Md. sheriff describes U.S.-Mexico border as 'combat zone'
Sheriff Chuck Jenkins said a "full deployment of military resources" to the U.S.-Mexico border is needed to address the illegal-immigration issues he witnessed
By Bethany Rodgers
FREDERICK, Md. — In a Thursday briefing to county leaders, Sheriff Chuck Jenkins said a "full deployment of military resources" to the U.S.-Mexico border is needed to address the illegal-immigration issues he witnessed during his recent trip to Texas.
On last week's fact-finding mission, Jenkins observed a processing center that sheltered scores of children who have crossed into America unlawfully. He got a bird's-eye view of the vast border area while flying in a Texas Department of Public Safety helicopter. He even donned floatable body armor and boarded a 34-foot river patrol boat fitted with machine guns.
"It's really, really hard to believe you're in America," Jenkins told Frederick County commissioners during Thursday's meeting. "You feel like you're in a combat zone."
Jenkins spent about 20 minutes detailing his experience visiting McAllen, Texas, with several other sheriffs from around the nation. In the trip's aftermath, Jenkins said he and the other law enforcement leaders will formulate recommendations, which they hope the National Sheriffs' Association will present to federal decision-makers.
The challenge of policing the vast border region between the United States and Mexico became particularly clear to Jenkins during his visit. Securing the area would require "a full militarization of the border, from one end to the other," he said in an interview after his presentation.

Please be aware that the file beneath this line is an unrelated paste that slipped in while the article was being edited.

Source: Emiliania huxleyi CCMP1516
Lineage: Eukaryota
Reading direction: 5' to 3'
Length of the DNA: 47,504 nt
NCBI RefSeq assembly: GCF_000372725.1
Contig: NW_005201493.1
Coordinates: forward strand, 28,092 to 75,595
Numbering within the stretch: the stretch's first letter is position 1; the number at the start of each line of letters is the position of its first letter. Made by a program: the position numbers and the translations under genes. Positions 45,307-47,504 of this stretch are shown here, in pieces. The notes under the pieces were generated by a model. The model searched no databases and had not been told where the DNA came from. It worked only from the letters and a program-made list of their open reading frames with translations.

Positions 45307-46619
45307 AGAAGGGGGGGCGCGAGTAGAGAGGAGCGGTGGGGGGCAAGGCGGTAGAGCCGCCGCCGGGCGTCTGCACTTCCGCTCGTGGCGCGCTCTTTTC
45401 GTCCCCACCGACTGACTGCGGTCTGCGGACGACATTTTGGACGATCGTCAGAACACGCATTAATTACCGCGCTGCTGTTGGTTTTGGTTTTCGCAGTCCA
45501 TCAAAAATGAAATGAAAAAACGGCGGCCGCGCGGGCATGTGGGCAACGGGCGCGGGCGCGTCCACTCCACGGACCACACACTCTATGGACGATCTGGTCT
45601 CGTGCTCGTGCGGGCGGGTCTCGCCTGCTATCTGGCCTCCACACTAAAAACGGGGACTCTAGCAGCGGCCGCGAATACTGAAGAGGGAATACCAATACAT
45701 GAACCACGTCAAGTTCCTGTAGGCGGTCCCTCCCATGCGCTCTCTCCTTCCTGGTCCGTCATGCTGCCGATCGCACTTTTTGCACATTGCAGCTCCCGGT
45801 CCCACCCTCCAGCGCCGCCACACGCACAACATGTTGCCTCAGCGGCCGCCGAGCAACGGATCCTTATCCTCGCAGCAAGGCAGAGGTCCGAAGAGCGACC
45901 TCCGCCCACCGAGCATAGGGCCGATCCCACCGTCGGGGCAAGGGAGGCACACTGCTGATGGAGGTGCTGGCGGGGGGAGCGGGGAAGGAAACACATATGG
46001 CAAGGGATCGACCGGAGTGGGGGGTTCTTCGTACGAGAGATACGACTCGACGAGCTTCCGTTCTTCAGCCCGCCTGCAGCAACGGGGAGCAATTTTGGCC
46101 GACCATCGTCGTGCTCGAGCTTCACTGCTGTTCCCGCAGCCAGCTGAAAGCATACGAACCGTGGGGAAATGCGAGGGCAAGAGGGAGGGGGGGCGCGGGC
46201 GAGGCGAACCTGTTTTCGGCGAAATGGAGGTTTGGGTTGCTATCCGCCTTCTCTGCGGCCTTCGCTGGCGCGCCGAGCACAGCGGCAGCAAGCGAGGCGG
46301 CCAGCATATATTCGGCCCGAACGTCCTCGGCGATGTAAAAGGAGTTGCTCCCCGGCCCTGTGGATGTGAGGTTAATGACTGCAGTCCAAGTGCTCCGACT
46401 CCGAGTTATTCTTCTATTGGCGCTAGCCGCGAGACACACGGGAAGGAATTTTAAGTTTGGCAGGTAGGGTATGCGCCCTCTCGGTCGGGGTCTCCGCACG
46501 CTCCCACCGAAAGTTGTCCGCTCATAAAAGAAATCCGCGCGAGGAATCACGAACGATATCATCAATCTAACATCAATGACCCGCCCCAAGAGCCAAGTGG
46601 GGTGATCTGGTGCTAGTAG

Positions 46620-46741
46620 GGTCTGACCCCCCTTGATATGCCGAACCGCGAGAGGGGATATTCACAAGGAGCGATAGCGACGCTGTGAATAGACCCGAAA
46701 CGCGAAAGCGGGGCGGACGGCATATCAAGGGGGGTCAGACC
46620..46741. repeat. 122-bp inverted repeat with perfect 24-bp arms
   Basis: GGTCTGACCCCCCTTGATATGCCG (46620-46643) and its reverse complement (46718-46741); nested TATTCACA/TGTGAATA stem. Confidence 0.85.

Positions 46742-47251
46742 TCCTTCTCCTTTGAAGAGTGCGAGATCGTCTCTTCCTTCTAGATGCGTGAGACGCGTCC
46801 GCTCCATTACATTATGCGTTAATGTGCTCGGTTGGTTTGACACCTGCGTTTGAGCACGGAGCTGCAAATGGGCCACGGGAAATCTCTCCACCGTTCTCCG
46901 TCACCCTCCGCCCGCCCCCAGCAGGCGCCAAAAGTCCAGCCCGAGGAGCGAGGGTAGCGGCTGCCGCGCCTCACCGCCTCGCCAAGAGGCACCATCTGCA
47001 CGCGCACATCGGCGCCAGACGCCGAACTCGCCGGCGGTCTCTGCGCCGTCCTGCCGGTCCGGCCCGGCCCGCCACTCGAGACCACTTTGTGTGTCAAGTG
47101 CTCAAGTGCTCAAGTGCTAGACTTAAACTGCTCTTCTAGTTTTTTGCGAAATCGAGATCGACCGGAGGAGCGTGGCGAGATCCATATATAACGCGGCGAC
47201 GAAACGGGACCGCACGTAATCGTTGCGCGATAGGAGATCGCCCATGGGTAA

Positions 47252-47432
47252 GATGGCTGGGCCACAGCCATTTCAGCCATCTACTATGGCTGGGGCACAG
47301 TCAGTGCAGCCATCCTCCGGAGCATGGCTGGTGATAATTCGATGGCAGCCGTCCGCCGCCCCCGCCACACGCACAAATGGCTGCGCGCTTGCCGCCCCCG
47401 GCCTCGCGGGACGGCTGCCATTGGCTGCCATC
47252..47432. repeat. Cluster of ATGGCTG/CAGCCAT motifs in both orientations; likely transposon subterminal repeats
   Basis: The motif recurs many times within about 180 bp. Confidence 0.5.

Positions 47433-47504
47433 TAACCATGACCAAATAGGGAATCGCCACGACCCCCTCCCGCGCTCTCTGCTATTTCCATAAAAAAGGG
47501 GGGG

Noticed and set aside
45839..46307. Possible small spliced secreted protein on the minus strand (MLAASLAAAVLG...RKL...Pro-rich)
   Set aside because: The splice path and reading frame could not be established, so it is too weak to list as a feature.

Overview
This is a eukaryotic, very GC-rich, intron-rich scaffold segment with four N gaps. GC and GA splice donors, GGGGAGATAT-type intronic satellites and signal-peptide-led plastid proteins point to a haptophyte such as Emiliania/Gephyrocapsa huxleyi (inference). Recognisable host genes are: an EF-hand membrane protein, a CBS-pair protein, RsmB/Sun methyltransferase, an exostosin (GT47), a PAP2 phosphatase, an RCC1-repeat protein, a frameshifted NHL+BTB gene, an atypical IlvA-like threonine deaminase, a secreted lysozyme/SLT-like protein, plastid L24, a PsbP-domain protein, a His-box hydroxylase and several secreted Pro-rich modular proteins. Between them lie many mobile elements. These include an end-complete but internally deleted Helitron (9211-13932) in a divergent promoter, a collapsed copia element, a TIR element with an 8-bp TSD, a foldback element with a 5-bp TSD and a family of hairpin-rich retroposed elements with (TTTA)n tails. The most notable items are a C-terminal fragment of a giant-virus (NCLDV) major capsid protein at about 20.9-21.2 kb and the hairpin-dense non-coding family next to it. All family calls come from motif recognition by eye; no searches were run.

Jenkins said he recognizes the humanitarian needs involved when families and children come across the border seeking safety and a better life. Though he wasn't allowed to speak with the children at the processing center, he said he was saddened to see them and hear officials describe the dangers they face when traveling to America.
But most of his comments stressed the public safety concerns raised by illegal immigration.
"We're being invaded by drug cartels, drug smugglers, human traffickers, people who are being victimized. The flow of heroin and marijuana into Texas, through the borders, Arizona and New Mexico, is overwhelming," Jenkins said.
These drugs make their way to Frederick County, as do gang members who have crossed the border unlawfully, he said. Jenkins highlighted the local impact to explain his participation in the visit, which has drawn criticism and attracted widespread media attention. In particular, critics have pointed out that the group's trip was funded by the Federation for American Immigration Reform, an organization listed as an anti-immigration hate group by the Southern Poverty Law Center.
Jenkins said FAIR was not pushing an agenda during his visit, although a representative of the organization was traveling with the sheriffs. The itinerary for the trip was crafted by two of the participating sheriffs, not by FAIR, he added. He also noted during his presentation that Frederick County taxpayers did not pay for his travel.
But Brian Schmitt, an immigration lawyer and member of the Frederick Immigration Coalition, pointed out that Jenkins was still drawing a salary while on his two-day trip.